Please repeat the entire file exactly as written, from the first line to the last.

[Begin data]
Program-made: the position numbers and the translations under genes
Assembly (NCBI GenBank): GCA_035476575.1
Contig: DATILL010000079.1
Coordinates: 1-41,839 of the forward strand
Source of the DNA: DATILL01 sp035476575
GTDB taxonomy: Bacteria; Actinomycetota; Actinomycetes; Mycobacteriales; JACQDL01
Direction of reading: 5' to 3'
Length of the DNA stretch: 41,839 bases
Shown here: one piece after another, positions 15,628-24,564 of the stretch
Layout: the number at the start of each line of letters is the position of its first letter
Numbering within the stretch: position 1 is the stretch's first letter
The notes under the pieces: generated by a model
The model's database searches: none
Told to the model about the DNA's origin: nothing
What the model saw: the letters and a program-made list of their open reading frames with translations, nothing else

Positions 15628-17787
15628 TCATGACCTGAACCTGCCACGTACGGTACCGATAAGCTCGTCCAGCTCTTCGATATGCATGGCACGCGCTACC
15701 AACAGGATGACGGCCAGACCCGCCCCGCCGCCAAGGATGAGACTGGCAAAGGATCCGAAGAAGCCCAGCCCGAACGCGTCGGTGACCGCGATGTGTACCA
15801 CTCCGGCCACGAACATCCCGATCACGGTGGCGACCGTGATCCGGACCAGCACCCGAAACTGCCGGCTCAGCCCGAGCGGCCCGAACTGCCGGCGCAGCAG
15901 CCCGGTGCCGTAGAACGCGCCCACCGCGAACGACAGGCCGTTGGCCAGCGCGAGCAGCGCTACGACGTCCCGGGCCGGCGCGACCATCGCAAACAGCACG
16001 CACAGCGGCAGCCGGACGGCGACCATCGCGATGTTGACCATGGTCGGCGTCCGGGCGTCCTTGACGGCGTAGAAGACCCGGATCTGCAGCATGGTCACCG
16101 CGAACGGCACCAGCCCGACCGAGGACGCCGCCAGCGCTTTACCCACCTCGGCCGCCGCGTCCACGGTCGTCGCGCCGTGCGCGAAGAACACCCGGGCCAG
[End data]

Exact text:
Program-made: the position numbers and the translations under genes
Assembly (NCBI GenBank): GCA_035476575.1
Contig: DATILL010000079.1
Coordinates: 1-41,839 of the forward strand
Source of the DNA: DATILL01 sp035476575
GTDB taxonomy: Bacteria; Actinomycetota; Actinomycetes; Mycobacteriales; JACQDL01
Direction of reading: 5' to 3'
Length of the DNA stretch: 41,839 bases
Shown here: one piece after another, positions 15,628-24,564 of the stretch
Layout: the number at the start of each line of letters is the position of its first letter
Numbering within the stretch: position 1 is the stretch's first letter
The notes under the pieces: generated by a model
The model's database searches: none
Told to the model about the DNA's origin: nothing
What the model saw: the letters and a program-made list of their open reading frames with translations, nothing else

Positions 15628-17787
15628 TCATGACCTGAACCTGCCACGTACGGTACCGATAAGCTCGTCCAGCTCTTCGATATGCATGGCACGCGCTACC
15701 AACAGGATGACGGCCAGACCCGCCCCGCCGCCAAGGATGAGACTGGCAAAGGATCCGAAGAAGCCCAGCCCGAACGCGTCGGTGACCGCGATGTGTACCA
15801 CTCCGGCCACGAACATCCCGATCACGGTGGCGACCGTGATCCGGACCAGCACCCGAAACTGCCGGCTCAGCCCGAGCGGCCCGAACTGCCGGCGCAGCAG
15901 CCCGGTGCCGTAGAACGCGCCCACCGCGAACGACAGGCCGTTGGCCAGCGCGAGCAGCGCTACGACGTCCCGGGCCGGCGCGACCATCGCAAACAGCACG
16001 CACAGCGGCAGCCGGACGGCGACCATCGCGATGTTGACCATGGTCGGCGTCCGGGCGTCCTTGACGGCGTAGAAGACCCGGATCTGCAGCATGGTCACCG
16101 CGAACGGCACCAGCCCGACCGAGGACGCCGCCAGCGCTTTACCCACCTCGGCCGCCGCGTCCACGGTCGTCGCGCCGTGCGCGAAGAACACCCGGGCCAG